This is the approach used by Twisted, EventMachine and Node.js. Ruby developers can use EventMachine or an EventMachine based webserver like Thin as well as EM clients/drivers to make non blocking async calls. Mix that with some Fiber love and you get Ruby concurrency. Be careful though, using Thin, non blocking drivers and Rails in threadsafe mode doesn’t mean you are doing concurrent requests. Thin/EM only use one thread and you need to let it know that it’s ok to handle the next request as we are waiting. This is done by deferring the response and let the reactor know about it.

The obvious problem with this approach is that it forces you to change the way you write code. You now need to set a bunch of callbacks, understand the Fiber syntax, and use deferrable responses, I have to admit that this is kind of a pain. If you look at some Node.js code, you will see that it’s not always an elegant approach. The good news tho, is that this process can be wrapped and your code can be written as it if was processed synchronously while being handled asynchronously under the covers. This is a bit more complex to explain without showing code, so this will be the topic of a future post. But I do believe that things will get much easier soon enough.


High concurrency with Ruby is doable and done by many. However, it could made easier. Ruby 1.9 gave us fibers which allow for a more granular control over the concurrency scheduling, combined with non-blocking IO, high concurrency can be achieved. There is also the easy solution of forking a running process to multiply the processing power. However the real question behind this heated debate is what is the future of the Global Interpreter Lock in Ruby, should we remove it to improve concurrency at the cost of dealing with some new major threading issues, unsafe C extensions, etc..? Alternative Ruby implementers seem to believe so, but at the same time Rails still ships with a default mutex lock only allowing requests to be processed one at a time, the reason given being that a lot of people using Rails don’t write thread safe code and a lot of plugins are not threadsafe. Is the future of concurrency something more like libdispatch/GCD where the threads are handled by the kernel and the developer only deals with a simpler/safer API?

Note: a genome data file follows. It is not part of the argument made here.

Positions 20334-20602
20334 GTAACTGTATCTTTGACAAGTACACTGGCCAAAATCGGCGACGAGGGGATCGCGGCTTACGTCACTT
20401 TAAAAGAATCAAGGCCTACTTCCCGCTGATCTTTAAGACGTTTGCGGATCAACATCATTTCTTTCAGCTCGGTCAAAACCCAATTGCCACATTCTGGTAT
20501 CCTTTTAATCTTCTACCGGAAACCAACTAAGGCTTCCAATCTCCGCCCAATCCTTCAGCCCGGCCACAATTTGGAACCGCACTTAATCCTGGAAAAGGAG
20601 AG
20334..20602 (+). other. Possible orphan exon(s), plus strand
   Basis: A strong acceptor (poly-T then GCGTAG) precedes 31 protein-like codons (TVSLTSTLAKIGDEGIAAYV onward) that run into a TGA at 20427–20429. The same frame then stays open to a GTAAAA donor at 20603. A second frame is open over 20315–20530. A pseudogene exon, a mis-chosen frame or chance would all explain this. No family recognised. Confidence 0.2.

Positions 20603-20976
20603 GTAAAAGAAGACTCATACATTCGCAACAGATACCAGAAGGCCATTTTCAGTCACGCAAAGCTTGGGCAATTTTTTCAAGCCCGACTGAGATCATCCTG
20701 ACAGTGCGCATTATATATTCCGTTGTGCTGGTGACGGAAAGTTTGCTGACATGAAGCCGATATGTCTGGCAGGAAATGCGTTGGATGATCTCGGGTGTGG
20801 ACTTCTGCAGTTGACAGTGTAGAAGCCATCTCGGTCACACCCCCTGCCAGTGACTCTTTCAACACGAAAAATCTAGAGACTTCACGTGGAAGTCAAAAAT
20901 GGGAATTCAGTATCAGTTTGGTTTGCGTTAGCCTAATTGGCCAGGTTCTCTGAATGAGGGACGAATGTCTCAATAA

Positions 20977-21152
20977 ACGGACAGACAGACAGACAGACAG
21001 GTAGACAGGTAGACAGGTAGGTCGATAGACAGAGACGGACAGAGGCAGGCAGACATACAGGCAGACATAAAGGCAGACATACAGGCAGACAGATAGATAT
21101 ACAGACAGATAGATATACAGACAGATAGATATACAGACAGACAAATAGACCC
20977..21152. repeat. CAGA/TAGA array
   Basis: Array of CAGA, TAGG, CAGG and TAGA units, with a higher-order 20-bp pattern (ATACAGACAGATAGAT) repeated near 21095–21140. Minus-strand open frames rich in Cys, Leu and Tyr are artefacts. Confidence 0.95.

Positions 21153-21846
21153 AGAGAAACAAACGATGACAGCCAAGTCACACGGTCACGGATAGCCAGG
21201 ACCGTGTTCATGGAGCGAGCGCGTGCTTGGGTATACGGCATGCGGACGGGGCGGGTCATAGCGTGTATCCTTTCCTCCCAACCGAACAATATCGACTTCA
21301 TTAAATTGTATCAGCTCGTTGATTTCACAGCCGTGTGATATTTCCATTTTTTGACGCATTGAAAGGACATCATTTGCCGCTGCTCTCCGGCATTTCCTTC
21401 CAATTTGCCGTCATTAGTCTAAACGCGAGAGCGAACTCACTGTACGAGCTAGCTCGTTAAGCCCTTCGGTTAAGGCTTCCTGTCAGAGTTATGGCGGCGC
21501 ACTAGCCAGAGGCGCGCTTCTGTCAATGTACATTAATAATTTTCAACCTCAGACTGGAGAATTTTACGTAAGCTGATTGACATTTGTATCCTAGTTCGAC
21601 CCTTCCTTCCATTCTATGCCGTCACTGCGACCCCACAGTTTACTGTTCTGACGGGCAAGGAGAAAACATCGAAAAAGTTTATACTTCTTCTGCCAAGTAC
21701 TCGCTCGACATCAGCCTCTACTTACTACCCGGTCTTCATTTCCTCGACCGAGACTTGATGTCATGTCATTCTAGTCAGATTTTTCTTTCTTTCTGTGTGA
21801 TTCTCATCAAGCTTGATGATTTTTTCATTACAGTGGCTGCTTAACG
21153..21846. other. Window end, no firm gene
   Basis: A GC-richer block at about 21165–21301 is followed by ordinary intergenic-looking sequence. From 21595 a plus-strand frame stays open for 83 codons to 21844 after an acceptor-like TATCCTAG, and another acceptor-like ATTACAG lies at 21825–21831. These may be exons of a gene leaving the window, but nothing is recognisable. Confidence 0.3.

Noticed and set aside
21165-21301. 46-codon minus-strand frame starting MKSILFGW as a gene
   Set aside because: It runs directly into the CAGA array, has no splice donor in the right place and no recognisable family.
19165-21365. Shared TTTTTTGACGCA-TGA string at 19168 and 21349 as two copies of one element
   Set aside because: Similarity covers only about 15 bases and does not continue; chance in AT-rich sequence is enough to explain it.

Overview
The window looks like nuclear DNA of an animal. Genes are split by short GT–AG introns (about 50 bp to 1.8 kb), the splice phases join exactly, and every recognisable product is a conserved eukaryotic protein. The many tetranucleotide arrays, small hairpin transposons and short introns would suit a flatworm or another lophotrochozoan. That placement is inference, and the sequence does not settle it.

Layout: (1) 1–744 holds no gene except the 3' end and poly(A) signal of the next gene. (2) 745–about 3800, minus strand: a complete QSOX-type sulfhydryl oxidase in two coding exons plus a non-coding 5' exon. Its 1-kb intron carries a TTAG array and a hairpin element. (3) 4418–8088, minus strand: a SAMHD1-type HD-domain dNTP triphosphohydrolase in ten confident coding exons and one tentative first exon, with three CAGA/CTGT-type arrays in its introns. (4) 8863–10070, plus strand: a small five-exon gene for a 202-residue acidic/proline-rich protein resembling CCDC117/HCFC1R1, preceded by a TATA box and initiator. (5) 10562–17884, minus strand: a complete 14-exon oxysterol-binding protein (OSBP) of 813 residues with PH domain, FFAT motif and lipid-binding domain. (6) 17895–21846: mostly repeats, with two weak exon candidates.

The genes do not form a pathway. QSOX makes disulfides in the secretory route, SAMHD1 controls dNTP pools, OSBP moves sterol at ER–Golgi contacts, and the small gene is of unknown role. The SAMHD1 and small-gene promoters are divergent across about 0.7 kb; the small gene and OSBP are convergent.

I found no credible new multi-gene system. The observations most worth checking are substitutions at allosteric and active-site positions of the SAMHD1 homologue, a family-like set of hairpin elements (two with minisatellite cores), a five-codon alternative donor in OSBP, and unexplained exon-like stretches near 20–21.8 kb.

Further reading:

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The Ruby movement – art & programming

I wrote a guest blog post for Satish Talim over at

You can read it there.

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Discussion with a Java switcher

For the past 6 months, I have had regular discussions with an experienced Java developers who switched to Ruby a couple years ago. Names have been changed to protect the guilty but to help you understand my friend ‘Duke’ better, you need to know that he has been a developer for 10 years and lead many complicated, high traffic projects. He recently released two Ruby on Rails projects and he has been fighting with performance issues and scalability challenges.

Duke is a happy Ruby developer but he sometimes has a hard time understanding why things are done in a certain way in the Ruby community. Here are some extracts from our conversations. My answers are only based on my own experience and limited knowledge. They are probably not shared by the entire  community, feel free to use the comment section if you want to add more or share your own answers.

Threads / Concurrency